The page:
How to Find the Retail Price For a clothing store


Fri Dec 24 2021

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When it comes to pricing a clothing store’s inventory, retailers need an effective strategy. In this article, we’ll go over how brands can find the right price for their products to grow their profits and generate loyal customers.

Retail Price Definition 

What is the meaning of retail price? A retail price is the cost customers pay when buying goods at retail stores. The price retailers set for their products represents the relationship between the final price customers pay and the intermediate prices the company pays upward in the supply chain. 

In simpler terms, a customer doesn’t buy a product to resell it. Instead, they buy an item to consume it. 

The retail price differs from the manufacturer price and distributor price. These refer to the prices one seller from another sets in the supply chain. 

On the other hand, in the retail environment, the final seller (or retailer) sets a retail price contingent upon operating costs as well as supply and demand conditions. 

When setting the price, a retailer often aims to price products in a way that helps maximize profits. However, this can be a tricky task because it’s still important to make sure that the price appeals to customers, especially when trying to stand out from competitors. 

What is the Markup?

Markup is important for learning how to find wholesale price from retail price. Markup shows how much more a retailer’s selling price is than the amount the item costs the company. In other words, the markup is the difference between the price a retailer sets for a product and its cost. 


Markup = Selling price - Cost

Typically, the higher the markup, the higher the retailer’s profit. 

Let’s look at an example. Let’s say that a product’s unit cost is $10. However, the retail price is $15. As a result, the retail markup is $5. ($15 - $10 = $5)

Retailers often express the retail markup as a percentage. To calculate this, divide retail markup by unit cost:

Retail markup / Unit cost = Retail markup percentage

Using the previous example, $5/$10 = 50%.

Setting a markup price allows retailers to easily price multiple products, without having to do so on a case-by-case basis. 

Markup pricing is also a beneficial strategy for retailers because it requires less information. That’s because with markup pricing, all brands need to know is the product’s cost in regards to the operating fees.For help determining the markup price, retailers can use a markup calculator. 

Manufacturer Suggested Retail Price (MSRP) 

A manufacturer can suggest a retail price retailers should sell their products for. A manufacturer suggested retail price (MSRP) often reflects all the costs associated with the manufacturing and sales process. 

It also takes into account the average markup by retailers. To understand the MSRP meaning, it helps to know that its main aim is to ensure all parties, including the manufacturer, wholesaler, and retailer, make a profit from the final sale.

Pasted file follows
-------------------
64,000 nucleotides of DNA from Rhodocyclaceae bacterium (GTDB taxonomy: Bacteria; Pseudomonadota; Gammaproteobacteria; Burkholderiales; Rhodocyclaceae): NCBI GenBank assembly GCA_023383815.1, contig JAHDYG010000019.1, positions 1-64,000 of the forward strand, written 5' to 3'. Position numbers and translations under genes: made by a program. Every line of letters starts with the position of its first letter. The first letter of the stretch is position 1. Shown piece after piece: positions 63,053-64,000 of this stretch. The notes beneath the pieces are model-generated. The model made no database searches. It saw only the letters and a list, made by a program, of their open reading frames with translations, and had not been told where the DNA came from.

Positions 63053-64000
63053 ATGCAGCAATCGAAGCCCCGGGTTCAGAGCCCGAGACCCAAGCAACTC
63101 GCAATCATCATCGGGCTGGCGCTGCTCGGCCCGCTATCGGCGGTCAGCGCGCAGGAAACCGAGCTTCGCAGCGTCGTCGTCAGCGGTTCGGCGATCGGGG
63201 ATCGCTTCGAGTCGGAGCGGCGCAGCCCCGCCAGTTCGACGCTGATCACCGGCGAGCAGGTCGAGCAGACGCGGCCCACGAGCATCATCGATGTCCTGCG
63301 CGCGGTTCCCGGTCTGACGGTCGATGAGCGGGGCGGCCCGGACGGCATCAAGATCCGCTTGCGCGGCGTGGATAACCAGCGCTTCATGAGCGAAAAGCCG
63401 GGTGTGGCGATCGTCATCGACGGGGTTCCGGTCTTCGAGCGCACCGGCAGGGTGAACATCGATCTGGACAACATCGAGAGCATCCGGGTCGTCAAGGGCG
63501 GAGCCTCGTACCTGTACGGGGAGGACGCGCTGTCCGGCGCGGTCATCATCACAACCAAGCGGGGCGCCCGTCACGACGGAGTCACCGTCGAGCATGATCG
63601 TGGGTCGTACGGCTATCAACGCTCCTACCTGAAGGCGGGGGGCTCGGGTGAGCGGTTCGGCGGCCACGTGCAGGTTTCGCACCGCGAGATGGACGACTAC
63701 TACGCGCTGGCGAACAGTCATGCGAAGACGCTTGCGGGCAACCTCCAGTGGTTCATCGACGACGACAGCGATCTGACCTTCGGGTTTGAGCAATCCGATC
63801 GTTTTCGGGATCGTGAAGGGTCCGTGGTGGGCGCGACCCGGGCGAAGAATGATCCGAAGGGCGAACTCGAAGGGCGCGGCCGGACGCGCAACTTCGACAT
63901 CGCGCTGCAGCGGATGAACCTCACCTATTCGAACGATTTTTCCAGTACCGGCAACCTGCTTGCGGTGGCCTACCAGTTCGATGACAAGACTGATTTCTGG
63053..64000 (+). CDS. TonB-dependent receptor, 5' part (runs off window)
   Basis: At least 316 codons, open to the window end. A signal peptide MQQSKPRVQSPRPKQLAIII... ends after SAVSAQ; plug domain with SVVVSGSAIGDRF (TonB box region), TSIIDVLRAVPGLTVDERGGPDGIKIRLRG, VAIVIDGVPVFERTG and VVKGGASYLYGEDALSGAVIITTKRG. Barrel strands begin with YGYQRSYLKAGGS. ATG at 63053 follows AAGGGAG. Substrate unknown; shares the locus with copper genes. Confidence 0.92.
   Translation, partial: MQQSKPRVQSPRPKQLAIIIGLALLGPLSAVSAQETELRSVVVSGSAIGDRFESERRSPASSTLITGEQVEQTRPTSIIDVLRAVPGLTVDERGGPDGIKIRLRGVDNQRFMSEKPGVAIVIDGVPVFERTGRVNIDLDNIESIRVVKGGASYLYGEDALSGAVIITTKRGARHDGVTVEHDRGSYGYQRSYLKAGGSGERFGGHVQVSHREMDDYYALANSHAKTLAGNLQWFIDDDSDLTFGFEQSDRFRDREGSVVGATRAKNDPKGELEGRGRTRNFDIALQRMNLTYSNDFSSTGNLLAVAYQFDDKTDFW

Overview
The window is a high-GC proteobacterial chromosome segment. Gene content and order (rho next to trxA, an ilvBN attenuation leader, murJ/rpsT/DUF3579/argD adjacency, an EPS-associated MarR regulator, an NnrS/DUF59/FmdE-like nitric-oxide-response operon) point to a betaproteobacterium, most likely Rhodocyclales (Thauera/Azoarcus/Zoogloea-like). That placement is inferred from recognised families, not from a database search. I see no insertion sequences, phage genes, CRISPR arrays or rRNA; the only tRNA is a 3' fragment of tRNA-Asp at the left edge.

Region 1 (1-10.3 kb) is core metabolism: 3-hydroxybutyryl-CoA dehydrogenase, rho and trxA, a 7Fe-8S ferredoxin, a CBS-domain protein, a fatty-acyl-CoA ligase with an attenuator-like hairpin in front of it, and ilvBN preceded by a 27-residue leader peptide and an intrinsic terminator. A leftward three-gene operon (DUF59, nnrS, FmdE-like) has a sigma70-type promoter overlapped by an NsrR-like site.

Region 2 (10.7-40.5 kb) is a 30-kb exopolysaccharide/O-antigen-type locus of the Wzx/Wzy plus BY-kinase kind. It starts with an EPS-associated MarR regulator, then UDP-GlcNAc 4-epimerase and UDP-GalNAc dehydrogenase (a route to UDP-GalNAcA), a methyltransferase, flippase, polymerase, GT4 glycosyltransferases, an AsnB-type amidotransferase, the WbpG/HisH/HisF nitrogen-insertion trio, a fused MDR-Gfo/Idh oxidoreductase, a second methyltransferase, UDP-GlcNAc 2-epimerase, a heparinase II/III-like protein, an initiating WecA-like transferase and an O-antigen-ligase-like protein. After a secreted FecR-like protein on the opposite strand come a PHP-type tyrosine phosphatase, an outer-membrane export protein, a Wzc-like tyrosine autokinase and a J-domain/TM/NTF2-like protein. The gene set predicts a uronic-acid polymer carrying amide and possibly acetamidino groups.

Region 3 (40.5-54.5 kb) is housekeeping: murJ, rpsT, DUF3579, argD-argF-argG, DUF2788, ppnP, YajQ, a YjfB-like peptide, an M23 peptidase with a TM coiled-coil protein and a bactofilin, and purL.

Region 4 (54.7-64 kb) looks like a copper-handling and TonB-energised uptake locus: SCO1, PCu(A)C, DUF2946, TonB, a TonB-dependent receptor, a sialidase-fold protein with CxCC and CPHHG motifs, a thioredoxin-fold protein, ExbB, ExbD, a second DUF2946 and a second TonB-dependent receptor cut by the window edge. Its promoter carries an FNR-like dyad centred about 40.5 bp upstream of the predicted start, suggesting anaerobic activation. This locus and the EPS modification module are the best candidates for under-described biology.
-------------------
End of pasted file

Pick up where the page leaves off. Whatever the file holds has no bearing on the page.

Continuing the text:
Any product can have an MSRP. However, the most common products retailers use an MSRP for are high-ticket items like cars, electronics, and appliances.

Even though retailers don’t have to use the MSRP, doing so can make customers more willing to purchase higher-priced items. 

Therefore, following an MSRP can help keep the price at the same level from store to store. Additionally, brands can sell products at a lower price than their competitors to drive more sales.

How to Find the Correct Retail Price

So, how can businesses find the correct prices for their clothing store inventory.

Add Up Operating Costs

When it comes to pricing clothing, it’s important to keep break-even low. To do this, brands need to figure out how much they’re paying to bring their product to market. Common operating costs include:

  • Marketing their products/services

  • Manufacturing costs 

  • Raw materials or ingredients




    -Rent, utilities, and storage

  • Shipping

  • Rent, utilities, and storage

  • Labor costs

Understand Ideal Customers

The price of a retailer’s clothing often directly relates to the value they provide customers. If the clothing a company sells features long-lasting, high-quality material, then they can reasonably price their products higher. This is especially true if their target customer is looking for a luxury clothing brand.

Find Their Value Proposition

Retails can compare the relative value their clothing brand adds to their customers compared to that of their competitors. This involves figuring out what makes their business different. 

For example, a retailer might provide their customers with high-quality clothing at an affordable price. This could be something that fills a gap in the clothing market. As a result, a retailer’s lower prices could differentiate them from their competitors.

Choose an Appropriate Retail Pricing Strategy

Based on the factors that affect the pricing of products, businesses can choose the right strategy for setting the price of their clothing inventory. 

These include:

  • Cost plus pricing

  • Competitive pricing

  • Value-based pricing

  • Price skimming

  • Dynamic pricing

  • Fremium pricing

  • High-low pricing

  • Hourly pricing

  • Bundle pricing 

  • Penetration pricing

  • Anchor pricing

Every strong retail inventory method has a strong retail pricing strategy. And when it comes to learning how to price wholesale clothing, understanding the customer is vital.

However, the key to pricing products is to understand the customers’ needs and have a firm grasp of the competitive landscape. As a result, customers will be more willing to pay for products at the price a retailer sets. 

Thanks to the width of items, Mirta allows you to have products at different prices so you can put the mark up that best suits your needs. Sign up and check our catologue!